(Yes, in more ways than you think)
Some people are tall in the legs and short in the trunk, or vice versa
Sometimes clients tell me they want a tall hot tub because they like to sit deep in the water, or they want a low-profile tub because they are short or have kids. But it’s not the model’s height that determines water depth – let me explain three things that affect water depth:
1. Trunk/torso/spine length of the user. Children and shorter adults obviously tend to sit lower in the water, but body-type also makes a difference, as shown in the above picture.
2. Some models have more loft between the exterior base of the tub and the interior hot tub floor. The height of the hot tub is not in direct proportion to the actual water depth.
3. It’s the height of the seat, not the height of the tub that determines how deep you sink into the water.
Some models have higher seats so you sit like you would in a truck, while others have shorter seats, more like a sports car.
Having a shorter hot tub (under 34 inches) doesn’t necessarily mean that your torso will be less submerged in the water – it might rather mean that the seats are only a few inches high, so you’re sitting just as deep in the water as a you would in a tall tub, but then your legs will stick further into the foot well. So if lots of people are in a hot tub, you’ll be playing footsies or legsies with everyone else trying to share the space in the foot well. That’s not always a bad thing for families but may be an issue when entertaining.
Conversely, some shorter models may have higher seats, which means that you’ll sit higher, more out of the water than a model with low seats, but your knees will bend, and legs will drop in a way that creates more leg room for users.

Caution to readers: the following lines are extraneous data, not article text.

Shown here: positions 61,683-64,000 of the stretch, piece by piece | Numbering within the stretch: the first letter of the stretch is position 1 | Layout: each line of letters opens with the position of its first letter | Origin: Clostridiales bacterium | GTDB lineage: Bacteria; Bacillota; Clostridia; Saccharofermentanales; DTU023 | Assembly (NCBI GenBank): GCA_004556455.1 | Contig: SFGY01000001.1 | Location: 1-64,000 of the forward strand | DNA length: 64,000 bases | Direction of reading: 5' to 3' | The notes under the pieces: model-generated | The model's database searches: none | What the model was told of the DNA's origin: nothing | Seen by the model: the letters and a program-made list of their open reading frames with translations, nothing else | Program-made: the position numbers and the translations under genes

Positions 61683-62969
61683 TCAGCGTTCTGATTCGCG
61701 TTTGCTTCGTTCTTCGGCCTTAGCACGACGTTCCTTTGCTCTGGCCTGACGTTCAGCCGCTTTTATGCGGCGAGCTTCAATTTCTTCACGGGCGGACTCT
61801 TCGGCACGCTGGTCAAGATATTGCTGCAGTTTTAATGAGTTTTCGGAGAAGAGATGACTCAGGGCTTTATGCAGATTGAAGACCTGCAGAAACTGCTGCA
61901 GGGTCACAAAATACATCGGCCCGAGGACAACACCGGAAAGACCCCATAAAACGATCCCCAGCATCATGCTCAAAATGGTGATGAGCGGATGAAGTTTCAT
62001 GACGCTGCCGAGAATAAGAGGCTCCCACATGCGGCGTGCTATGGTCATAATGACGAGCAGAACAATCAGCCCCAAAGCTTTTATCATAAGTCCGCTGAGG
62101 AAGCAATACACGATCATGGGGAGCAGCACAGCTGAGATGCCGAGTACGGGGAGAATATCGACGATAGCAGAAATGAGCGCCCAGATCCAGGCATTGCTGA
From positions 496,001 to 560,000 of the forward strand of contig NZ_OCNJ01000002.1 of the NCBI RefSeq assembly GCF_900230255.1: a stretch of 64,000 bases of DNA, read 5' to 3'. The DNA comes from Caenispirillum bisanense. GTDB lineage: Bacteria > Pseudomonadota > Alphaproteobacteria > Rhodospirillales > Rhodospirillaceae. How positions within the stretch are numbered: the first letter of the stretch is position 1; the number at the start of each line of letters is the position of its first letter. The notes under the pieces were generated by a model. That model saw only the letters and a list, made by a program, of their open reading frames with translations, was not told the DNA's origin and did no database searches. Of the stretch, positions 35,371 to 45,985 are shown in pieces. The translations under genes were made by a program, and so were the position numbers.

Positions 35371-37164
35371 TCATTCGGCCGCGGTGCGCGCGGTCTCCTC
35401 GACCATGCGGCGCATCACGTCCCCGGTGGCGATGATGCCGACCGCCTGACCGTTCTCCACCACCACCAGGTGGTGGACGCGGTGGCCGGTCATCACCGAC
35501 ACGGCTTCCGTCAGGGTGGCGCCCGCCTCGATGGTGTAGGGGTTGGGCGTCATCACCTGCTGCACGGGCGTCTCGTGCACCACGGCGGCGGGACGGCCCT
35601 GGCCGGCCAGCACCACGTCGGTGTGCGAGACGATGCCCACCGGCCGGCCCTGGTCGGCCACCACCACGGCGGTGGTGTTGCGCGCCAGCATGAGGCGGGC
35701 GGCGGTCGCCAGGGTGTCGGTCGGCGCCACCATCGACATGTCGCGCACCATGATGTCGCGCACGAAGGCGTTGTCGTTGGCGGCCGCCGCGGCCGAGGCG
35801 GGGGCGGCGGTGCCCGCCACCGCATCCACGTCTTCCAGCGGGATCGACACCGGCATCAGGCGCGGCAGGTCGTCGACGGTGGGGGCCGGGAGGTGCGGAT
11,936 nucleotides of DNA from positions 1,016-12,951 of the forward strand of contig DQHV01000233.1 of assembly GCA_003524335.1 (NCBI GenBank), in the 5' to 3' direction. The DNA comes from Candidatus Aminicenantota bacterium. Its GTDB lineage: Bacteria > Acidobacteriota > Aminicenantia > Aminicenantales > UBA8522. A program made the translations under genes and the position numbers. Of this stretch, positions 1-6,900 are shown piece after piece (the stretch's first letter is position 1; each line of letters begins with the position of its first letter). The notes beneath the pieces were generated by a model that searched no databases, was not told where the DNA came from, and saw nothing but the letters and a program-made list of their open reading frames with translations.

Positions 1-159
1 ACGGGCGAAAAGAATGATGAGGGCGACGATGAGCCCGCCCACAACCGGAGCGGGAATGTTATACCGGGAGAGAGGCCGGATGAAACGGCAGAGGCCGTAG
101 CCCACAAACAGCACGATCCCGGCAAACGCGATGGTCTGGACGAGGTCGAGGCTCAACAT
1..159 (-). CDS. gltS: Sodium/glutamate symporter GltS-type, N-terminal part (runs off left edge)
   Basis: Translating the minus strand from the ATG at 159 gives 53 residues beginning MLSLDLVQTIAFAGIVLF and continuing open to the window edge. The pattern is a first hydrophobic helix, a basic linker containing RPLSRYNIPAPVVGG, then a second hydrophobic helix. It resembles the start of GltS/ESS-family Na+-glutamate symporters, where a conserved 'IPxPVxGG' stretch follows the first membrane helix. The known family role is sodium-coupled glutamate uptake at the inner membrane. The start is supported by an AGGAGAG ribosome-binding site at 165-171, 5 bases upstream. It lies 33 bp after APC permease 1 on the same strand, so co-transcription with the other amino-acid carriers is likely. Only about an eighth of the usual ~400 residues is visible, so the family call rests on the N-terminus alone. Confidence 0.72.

This might be the best drawing I’ve done since grade-school
If you don’t want to compromise, then you may have to go for a taller model with higher seats and less floor loft. Then you can have both deep seats and more leg room.
Personally, I like to have a good variety of seat depths – a couple for deep soaking, a couple for recreational lounging, and a couple “cooling stations” where you can sit shallower to cool off, or for the young ones.
Speaking of kids, I wouldn’t worry too much about shallow seating for small children. They don’t sit deep and lazily lounge like adults do. They just stand, crouch and bounce around in circles and sit on the laps of their parents anyways.
That’s a lot of words. I’ll bet that over 99% of readers zone out and move on before getting to this sentence. If you land in the 1% category, bring a printed copy of this paragraph to receive a $20 in-store credit toward anything in our store as a reward for being a keener. This is a one-time deal, one per household, valid only as long as this sentence is actively posted on this website, and you may have to answer a quiz on the above information to prove you actually read and understood it all.
If you find all this to be too confusing, just come on down and sit in some of our display tubs to try them on for size.